Walmart's click-and-collect strategy pays off
- A report by Packaged Facts found that Walmart’s pickup strategy has surpassed competition, largely driven by its combination of curbside pickup and towers. Among click-and-collect consumers, about 42% identified Walmart as the pickup location for their last order — three times the amount that cited Target, which came in second.
- Half of all shoppers who used Walmart's click-and-collect service shopped at the store and bought additional items, the study found. Just 31% of people using the service at Target did, and just over a third of people using click-and-collect anywhere do, the study found.
- Walmart has made aggressive moves into e-commerce that are starting to pay off. The study found 78% of adults made a purchase from Walmart in the previous three months, with 75% coming in-store. However, 27% did order online — though only 5% of them purchased groceries.
With more than 40% of click-and-collect consumers choosing Walmart — compared to single digit percentages for most other stores like Best Buy and Home Depot — the trend seems confined almost exclusively to major retailers with a wide variety of products.
But with the lowest rate of click-and-collect purchases coming from food and groceries at 7.8%, it also indicates a major opportunity for grocers, including Walmart, to grow their click-and-collect channel, especially as younger shoppers increasingly prefer omnichannel options.
The benefits of having a seamless click-and-collect presence extend beyond providing consumers with convenience. According to the Packaged Facts report, 34% of click-and-collect consumers added to their baskets when they were on site for their order pick up, while another 16% entered the store but didn’t buy anything. Having a physical location plays a significant role in the omnichannel purchasing experience. It provides a major advantage for Walmart — and perhaps eventually Target — over e-commerce leader Amazon if the brick-and-mortar retailers continue to focus on that business while accelerating their ecommerce channels. Having a balance with brick-and-mortar can also help build loyalty for customers with additional and often spontaneous needs.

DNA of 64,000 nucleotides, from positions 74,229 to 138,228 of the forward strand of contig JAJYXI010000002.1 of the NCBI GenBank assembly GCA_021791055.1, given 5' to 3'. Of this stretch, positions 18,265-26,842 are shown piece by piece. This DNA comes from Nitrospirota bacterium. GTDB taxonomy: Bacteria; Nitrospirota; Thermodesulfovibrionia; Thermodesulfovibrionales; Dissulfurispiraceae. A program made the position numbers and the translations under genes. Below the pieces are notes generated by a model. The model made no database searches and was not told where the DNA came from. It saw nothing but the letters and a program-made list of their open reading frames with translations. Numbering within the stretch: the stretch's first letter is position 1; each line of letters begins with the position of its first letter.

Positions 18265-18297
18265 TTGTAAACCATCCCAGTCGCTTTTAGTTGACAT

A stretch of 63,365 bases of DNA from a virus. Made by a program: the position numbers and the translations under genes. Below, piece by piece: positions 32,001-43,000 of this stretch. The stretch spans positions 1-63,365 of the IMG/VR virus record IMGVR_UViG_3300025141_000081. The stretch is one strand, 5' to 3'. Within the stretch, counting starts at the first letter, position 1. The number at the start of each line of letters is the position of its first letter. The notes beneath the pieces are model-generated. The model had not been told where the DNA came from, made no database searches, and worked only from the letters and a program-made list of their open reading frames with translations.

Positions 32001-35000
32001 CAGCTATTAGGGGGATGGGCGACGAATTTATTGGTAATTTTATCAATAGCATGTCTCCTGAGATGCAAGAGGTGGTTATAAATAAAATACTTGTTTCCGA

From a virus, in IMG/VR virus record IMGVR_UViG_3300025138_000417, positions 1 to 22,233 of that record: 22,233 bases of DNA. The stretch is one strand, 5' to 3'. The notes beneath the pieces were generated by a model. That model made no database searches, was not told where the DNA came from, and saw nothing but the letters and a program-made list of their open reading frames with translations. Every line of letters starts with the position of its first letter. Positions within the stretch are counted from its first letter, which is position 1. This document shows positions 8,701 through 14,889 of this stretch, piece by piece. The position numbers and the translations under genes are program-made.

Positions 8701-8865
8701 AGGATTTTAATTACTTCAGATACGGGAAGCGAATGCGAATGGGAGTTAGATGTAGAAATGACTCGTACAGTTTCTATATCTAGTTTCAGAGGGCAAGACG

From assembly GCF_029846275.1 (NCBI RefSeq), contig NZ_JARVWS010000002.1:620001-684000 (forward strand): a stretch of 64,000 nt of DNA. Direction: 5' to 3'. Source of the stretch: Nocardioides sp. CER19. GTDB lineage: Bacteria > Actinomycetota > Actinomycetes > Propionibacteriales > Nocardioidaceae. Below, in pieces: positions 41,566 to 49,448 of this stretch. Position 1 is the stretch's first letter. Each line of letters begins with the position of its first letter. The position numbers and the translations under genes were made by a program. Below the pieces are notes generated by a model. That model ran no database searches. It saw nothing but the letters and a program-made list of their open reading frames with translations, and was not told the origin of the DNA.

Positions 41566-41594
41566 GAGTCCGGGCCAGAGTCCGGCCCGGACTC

While in-store is still relevant to consumers across generations, younger consumers continue to drive online purchases — 47% of 25-to-34-year-old consumers have purchased online within the past month, versus 30% of boomer consumers. Younger consumers also purchase online more frequently, keeping the strong trajectory of e-commerce going as these consumers gain more spending power. Packaged Facts research shows the omnichannel ecommerce grew at 10% annually from 2011 to 2017, compared to 17% for internet-only retailers. It is expected that Amazon’s sales will continue to grow at a much faster rate than its competitors, and could then surpass Walmart in 2022 as the largest retailer in the U.S.
Walmart likely won’t relinquish the title without a fight, as the past three months of activity shows. While general merchandise gets the most click-and-collect purchases, food products represent just 5%. Walmart can lift its sales — and maintain its grocery edge over Amazon — by leveraging its popular private label products, like offering click-and-collect promotions that specifically focus on these lines. About 80% of Walmart customers have purchased at least one of seven private label brands from the retailer in the past quarter, which bodes well for the retailer as more consumers seek private label.
Walmart will also remain competitive as it increases the number of products it sells online — now at 75 million SKUs, according to the report — and by having a location within 10 miles of 90% of American consumers, most of whom still prefer to shop in store.
- Packaged Facts Walmart as Omnichannel Competitor
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